Right on red allowed at Bullsboro, bypass

by Sarah Fay Campbell

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Both right turn lanes from Bullsboro onto the Hwy. 34 Bypass have opened, and motorists are allowed to turn right on red after all. The Georgia Department of Transportation had said there would be no right turns on red, but officials have decided to give it a try. 


The Georgia Department of Transportation has decided to try something different at the intersection of Bullsboro Drive and the Hwy. 34 Bypass. The dual right turn lanes onto the Millard Farmer Industrial Boulevard section of the bypass from west-bound Bullsboro opened last week — but without the restrictions the GDOT had originally indicated would be there.

In late May, GDOT traffic officials said that, once the second right turn lane was opened, motorists would no longer be able to turn right on red. Instead, it had been planned that drivers would have to wait for a green light, regardless of whether it was clear to turn or not.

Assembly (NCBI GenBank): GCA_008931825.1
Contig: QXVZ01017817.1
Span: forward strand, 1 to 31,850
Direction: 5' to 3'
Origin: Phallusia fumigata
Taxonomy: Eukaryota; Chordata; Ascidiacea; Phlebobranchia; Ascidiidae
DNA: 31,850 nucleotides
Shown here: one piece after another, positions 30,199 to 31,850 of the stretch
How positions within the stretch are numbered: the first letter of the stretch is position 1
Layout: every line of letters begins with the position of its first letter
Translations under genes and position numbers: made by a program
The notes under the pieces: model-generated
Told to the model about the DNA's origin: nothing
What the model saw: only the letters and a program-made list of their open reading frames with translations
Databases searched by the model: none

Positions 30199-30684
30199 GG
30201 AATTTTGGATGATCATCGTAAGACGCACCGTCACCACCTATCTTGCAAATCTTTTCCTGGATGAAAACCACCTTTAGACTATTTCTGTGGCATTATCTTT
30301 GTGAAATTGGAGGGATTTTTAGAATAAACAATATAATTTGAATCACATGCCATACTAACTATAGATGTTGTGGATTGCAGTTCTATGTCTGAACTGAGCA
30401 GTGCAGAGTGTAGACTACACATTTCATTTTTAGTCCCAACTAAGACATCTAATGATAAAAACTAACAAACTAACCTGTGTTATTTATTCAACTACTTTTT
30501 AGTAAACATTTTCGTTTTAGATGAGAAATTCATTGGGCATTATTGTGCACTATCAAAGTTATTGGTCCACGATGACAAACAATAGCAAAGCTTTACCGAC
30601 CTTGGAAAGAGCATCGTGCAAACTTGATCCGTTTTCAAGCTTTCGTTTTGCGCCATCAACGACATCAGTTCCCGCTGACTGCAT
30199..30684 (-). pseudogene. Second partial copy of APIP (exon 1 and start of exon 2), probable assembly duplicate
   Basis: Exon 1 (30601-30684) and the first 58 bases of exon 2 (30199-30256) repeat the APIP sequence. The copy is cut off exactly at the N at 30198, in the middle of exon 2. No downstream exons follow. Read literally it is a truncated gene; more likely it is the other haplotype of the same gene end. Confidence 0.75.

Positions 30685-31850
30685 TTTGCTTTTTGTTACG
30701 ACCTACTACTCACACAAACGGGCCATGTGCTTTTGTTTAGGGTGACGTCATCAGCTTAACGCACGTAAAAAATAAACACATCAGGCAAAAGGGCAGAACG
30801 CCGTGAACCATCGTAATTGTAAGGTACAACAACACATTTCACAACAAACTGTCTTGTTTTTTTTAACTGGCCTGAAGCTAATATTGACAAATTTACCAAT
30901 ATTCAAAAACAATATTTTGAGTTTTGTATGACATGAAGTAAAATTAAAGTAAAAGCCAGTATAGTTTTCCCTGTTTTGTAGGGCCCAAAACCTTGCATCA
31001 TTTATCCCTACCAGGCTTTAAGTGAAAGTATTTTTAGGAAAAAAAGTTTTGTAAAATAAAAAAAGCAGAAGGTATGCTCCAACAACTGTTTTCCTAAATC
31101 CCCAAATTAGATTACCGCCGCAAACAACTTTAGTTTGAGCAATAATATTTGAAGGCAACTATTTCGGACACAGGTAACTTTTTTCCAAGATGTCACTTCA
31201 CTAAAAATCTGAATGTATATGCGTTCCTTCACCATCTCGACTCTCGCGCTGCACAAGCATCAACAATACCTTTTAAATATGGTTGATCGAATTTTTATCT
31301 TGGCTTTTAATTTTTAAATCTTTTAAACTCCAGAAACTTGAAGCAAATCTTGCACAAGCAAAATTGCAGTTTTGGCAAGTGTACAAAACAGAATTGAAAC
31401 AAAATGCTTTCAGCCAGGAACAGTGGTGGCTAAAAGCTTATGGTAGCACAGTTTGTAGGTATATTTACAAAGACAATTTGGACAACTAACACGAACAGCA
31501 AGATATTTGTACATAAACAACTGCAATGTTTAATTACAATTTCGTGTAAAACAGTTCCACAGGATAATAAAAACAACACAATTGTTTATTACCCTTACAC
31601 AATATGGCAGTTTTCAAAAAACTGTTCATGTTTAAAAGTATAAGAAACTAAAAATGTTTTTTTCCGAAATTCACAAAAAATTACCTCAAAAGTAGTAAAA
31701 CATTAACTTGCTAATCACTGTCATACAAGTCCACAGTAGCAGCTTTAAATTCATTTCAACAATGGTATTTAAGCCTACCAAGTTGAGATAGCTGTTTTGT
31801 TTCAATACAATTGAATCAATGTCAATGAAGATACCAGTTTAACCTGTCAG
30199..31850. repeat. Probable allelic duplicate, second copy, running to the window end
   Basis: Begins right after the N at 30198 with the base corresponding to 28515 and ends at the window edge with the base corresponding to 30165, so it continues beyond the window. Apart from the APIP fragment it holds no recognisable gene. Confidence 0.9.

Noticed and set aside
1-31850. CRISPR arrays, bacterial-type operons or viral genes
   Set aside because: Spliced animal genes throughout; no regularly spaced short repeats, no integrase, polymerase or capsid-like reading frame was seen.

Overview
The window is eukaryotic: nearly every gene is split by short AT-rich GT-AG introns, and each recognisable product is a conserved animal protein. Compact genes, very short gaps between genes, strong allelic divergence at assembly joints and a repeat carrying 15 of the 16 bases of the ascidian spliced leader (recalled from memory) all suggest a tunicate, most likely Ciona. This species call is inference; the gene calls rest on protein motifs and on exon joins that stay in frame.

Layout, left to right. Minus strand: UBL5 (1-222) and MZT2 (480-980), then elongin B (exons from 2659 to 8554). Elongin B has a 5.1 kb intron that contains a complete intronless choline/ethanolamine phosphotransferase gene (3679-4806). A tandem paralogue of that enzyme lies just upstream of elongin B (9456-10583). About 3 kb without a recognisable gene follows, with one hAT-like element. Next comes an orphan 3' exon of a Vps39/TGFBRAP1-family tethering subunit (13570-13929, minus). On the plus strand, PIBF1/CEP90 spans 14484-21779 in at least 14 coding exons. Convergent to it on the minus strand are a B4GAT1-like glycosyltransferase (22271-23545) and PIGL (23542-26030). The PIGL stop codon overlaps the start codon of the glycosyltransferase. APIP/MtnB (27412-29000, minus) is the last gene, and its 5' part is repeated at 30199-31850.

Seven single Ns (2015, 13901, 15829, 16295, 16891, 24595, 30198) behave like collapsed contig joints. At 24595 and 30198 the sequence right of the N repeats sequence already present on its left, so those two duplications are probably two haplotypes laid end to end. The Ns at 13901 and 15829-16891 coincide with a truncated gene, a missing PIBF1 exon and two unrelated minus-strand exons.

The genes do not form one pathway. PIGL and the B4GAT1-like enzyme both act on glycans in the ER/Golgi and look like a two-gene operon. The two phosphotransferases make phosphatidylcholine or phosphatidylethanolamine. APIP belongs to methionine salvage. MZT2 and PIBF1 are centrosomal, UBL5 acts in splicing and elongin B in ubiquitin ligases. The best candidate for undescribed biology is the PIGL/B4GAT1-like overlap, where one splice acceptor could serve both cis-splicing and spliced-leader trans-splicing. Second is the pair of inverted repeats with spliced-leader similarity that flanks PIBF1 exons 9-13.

Right turns would be allowed when the rest of the lanes had green lights, as well as when traffic turning left onto Bullsboro from the bypass had a green arrow.

The reason for the previously-proposed "no right turn on red" was that it can be confusing and dangerous when there are two lanes of traffic going in the same direction.

But in the last few months, GDOT officials changed their minds, and decided to allow right turns on red after all — from both lanes.

District traffic operations personnel explained.

"Our district had not allowed this dual right movement in the past unless there was a concrete, banana- shaped island separating the two," said GDOT region spokeswoman Kimberly Larson.

However, dual right turns on red are allowed in the "Manual on Uniform Traffic Control Devices." That's the federal standard for all traffic signs, signal and pavement markings.

Since the turn is allowed in the MUTCD, and not allowing right turns on red leads to less efficient traffic flow, “we have decided to try allowing both lanes to yield," Larson said.

If there are problems, the decision can be revisited. There is a single five-section light head that controls both lanes. With the five-section head, there is no need to have a separate light for each turn lane, Larson said.



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